In this landmark case, the New Zealand courts saw fit to return Teitiota back to Kiribati, a nation made up of 33 islands, and home to over 100, 000 people and growing. The highest point of the Kiribati islands is little over 2 meters above sea level. The nation is so alarmed by their future prospects that they bought a plot of land on Fiji. It is estimated that in the case of emergency, this estate could hold between 60, 000 and 70, 000 people although this has not been met with scepticism from the inhabitants of Kiribati and the Natoavatu Estate, as the Atlantic reported:

Two-thirds of the property, called the Natoavatu Estate, was covered by impenetrable forest and the rest was an abandoned coconut plantation where some 270 Solomon Islanders practice subsistence agriculture…The Solomon Islanders said they didn’t think the land could feed more than a couple of hundred more people.

Extreme weather patterns and rising sea levels will not only displace the pacific populations of low lying islands. Over 700,000 Bangladeshis have been displaced annually, internally or externally, for the last decade, and it has been recommended that the Bangladesh government need to begin embedding climate migration and national plans at the forefront of their future policies going forward. 

The nation lies largely at sea level, and at the height of the wet season over a fifth of the nation can be underwater. A report by the World Bank estimated that by 2050, there will be 13.3 million displaced native to Bangladesh alone. That same report highlighted three regions: Sub-Saharan Africa, South Asia and Latin America, as being the most at risk, with conservative estimates suggesting that 143 million will be displaced internally (86, 40, and 17 million respectively).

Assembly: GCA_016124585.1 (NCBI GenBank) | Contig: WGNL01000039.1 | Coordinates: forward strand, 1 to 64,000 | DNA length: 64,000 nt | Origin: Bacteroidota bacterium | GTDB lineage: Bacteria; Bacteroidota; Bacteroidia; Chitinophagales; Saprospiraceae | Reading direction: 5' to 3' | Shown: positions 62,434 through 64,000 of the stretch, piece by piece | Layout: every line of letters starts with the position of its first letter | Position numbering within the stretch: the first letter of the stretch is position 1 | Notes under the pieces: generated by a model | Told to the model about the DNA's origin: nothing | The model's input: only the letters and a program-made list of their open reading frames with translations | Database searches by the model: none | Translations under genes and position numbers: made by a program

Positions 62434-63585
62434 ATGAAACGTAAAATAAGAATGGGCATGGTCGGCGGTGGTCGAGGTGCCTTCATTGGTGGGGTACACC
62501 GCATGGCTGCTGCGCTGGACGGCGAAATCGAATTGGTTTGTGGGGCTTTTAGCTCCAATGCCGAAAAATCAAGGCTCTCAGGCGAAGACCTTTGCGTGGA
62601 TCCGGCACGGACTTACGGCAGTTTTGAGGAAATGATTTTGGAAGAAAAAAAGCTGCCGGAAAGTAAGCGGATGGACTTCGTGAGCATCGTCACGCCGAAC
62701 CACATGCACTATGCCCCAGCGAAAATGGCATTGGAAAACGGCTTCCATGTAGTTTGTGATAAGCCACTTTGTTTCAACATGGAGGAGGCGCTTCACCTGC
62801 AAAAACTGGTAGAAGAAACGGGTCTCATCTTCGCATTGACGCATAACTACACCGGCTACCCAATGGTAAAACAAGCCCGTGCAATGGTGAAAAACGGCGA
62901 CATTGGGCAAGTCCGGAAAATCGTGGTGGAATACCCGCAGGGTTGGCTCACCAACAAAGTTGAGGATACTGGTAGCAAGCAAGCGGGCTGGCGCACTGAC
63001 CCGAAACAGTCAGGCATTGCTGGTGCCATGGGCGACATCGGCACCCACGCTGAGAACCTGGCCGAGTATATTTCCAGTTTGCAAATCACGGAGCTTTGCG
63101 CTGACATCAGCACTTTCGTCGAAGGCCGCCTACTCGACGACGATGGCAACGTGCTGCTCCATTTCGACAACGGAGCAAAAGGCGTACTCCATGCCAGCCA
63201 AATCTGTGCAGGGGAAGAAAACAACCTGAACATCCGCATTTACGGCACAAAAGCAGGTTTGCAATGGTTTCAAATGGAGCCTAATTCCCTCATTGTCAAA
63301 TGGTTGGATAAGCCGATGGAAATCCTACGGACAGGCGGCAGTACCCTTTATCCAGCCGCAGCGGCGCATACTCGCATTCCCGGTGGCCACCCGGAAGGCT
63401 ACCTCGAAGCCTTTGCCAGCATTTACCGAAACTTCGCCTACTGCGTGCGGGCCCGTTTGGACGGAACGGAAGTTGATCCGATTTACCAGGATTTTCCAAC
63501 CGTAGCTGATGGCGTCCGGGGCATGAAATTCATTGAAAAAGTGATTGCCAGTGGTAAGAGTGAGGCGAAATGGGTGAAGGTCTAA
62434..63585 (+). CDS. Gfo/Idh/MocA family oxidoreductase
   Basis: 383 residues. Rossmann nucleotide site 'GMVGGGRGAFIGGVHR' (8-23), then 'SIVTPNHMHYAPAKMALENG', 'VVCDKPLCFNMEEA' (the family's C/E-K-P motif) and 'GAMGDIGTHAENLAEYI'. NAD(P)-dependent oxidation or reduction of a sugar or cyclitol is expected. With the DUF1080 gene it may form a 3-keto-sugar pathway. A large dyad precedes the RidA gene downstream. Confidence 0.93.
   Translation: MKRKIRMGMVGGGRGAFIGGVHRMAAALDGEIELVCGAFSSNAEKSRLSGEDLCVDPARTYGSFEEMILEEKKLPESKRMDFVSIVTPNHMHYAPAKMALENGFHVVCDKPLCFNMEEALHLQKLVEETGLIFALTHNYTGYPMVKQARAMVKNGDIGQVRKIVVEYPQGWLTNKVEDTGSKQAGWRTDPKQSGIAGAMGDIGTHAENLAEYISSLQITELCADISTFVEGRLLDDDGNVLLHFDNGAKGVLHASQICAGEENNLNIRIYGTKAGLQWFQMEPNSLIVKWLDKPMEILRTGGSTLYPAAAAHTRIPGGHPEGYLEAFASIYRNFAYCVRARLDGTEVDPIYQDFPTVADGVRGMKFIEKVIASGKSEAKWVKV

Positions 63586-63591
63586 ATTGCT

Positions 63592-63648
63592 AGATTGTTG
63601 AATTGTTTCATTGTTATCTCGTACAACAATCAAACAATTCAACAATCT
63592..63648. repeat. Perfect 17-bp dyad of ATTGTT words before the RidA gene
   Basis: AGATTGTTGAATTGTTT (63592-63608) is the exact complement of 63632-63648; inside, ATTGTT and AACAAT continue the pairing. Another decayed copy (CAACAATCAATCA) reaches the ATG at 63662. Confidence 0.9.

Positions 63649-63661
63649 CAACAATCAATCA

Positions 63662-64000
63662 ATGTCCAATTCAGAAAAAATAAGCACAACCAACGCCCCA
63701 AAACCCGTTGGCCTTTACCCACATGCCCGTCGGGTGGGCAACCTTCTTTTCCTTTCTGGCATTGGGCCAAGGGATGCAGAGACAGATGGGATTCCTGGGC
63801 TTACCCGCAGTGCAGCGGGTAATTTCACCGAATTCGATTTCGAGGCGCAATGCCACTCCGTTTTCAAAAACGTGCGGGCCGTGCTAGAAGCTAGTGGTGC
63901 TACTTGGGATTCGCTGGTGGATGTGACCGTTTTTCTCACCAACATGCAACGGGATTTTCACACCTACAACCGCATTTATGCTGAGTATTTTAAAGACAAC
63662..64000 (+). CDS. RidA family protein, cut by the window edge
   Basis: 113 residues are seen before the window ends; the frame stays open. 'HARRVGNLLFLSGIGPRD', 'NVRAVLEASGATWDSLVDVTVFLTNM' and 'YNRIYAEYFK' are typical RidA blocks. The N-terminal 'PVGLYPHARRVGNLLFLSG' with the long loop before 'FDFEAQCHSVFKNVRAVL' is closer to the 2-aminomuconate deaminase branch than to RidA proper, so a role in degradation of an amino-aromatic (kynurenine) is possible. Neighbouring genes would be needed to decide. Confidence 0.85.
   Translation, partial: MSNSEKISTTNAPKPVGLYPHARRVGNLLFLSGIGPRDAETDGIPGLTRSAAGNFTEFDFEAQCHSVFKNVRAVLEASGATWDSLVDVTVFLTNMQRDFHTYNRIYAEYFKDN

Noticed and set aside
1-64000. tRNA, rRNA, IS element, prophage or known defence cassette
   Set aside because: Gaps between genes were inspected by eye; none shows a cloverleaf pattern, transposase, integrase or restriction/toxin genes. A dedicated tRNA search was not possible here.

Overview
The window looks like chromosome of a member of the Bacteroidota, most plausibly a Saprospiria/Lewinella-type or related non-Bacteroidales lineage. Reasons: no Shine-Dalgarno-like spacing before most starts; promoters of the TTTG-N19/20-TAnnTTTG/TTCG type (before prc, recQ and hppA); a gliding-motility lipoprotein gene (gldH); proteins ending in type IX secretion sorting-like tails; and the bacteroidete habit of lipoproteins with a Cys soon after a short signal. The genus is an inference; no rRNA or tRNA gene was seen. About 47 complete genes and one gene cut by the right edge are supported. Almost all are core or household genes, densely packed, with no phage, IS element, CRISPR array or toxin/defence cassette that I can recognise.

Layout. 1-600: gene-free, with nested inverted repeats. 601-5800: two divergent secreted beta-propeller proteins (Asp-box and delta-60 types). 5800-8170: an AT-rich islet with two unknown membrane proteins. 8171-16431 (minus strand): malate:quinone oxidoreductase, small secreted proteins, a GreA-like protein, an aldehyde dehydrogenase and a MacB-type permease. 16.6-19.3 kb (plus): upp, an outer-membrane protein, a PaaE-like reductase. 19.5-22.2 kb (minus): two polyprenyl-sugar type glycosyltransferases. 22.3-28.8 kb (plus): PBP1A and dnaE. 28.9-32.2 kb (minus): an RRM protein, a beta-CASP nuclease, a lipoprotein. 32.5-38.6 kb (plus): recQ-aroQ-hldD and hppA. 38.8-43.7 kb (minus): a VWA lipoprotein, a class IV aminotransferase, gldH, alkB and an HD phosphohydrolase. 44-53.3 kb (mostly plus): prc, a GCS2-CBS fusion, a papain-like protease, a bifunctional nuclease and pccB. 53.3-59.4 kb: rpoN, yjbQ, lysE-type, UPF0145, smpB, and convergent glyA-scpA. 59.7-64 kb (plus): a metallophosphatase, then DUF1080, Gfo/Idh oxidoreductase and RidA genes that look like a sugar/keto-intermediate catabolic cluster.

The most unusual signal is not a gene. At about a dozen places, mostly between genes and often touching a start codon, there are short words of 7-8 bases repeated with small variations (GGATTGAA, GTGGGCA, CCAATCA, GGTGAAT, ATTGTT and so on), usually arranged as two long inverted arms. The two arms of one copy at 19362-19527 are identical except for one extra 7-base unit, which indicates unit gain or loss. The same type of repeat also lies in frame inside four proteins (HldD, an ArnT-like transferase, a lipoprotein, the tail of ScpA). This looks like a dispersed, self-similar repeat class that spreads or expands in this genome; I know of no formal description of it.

Global climate change does not only displace via unpredictable and unstable weather patterns; it has been noted by scholars that the socio-political events that led to the aforementioned Syrian Civil War were exacerbated by an increase in seasonal drought intensity in a region that historically has seen much conflict over access to fresh water resources and crop failures. This is not the first instance of climate change fanning the flames of discontentment into violent warfare. Ban Ki Moon attributes the 2007 Sudanese civil war to being the first “climate change conflict”, such was the effect of the water scarcity in the region caused by abnormal rainfall patterns, something still affecting South Sudan today. It’s been thought that by 2050 there could be up to 1 billion climate migrants displaced internally or across borders.

DEFINING MIGRANT/REFUGEE IN THE AGE OF CLIMATE CHANGE

In popular discourse, ‘migrant’, ‘asylum seeker’ and ‘refugee’ are often utilized interchangeably, fleetingly, with little concern for the differences between each term. 

Me too.